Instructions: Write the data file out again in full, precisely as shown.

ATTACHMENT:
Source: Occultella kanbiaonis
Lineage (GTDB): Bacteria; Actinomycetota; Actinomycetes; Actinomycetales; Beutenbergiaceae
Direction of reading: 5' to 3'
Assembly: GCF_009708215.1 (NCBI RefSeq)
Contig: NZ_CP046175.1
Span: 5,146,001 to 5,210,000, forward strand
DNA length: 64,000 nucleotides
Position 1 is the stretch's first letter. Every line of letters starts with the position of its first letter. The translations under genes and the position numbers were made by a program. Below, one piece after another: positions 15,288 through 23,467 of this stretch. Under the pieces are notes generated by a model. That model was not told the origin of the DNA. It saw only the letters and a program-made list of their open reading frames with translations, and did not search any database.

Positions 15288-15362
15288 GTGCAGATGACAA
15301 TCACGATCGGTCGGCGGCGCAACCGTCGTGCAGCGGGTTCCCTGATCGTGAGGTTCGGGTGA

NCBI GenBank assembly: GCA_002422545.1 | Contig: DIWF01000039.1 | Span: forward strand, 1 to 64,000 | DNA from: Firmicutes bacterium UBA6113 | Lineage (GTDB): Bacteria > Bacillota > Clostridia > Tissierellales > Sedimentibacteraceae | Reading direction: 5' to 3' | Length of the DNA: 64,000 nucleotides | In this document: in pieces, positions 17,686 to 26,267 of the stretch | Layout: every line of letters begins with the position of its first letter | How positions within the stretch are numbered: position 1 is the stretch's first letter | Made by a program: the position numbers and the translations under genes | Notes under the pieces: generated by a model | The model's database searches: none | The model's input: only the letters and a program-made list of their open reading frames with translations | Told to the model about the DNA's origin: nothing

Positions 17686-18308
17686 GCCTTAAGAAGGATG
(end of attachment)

Source: Occultella kanbiaonis
Lineage (GTDB): Bacteria; Actinomycetota; Actinomycetes; Actinomycetales; Beutenbergiaceae
Direction of reading: 5' to 3'
Assembly: GCF_009708215.1 (NCBI RefSeq)
Contig: NZ_CP046175.1
Span: 5,146,001 to 5,210,000, forward strand
DNA length: 64,000 nucleotides
Position 1 is the stretch's first letter. Every line of letters starts with the position of its first letter. The translations under genes and the position numbers were made by a program. Below, one piece after another: positions 15,288 through 23,467 of this stretch. Under the pieces are notes generated by a model. That model was not told the origin of the DNA. It saw only the letters and a program-made list of their open reading frames with translations, and did not search any database.

Positions 15288-15362
15288 GTGCAGATGACAA
15301 TCACGATCGGTCGGCGGCGCAACCGTCGTGCAGCGGGTTCCCTGATCGTGAGGTTCGGGTGA

NCBI GenBank assembly: GCA_002422545.1 | Contig: DIWF01000039.1 | Span: forward strand, 1 to 64,000 | DNA from: Firmicutes bacterium UBA6113 | Lineage (GTDB): Bacteria > Bacillota > Clostridia > Tissierellales > Sedimentibacteraceae | Reading direction: 5' to 3' | Length of the DNA: 64,000 nucleotides | In this document: in pieces, positions 17,686 to 26,267 of the stretch | Layout: every line of letters begins with the position of its first letter | How positions within the stretch are numbered: position 1 is the stretch's first letter | Made by a program: the position numbers and the translations under genes | Notes under the pieces: generated by a model | The model's database searches: none | The model's input: only the letters and a program-made list of their open reading frames with translations | Told to the model about the DNA's origin: nothing

Positions 17686-18308
17686 GCCTTAAGAAGGATG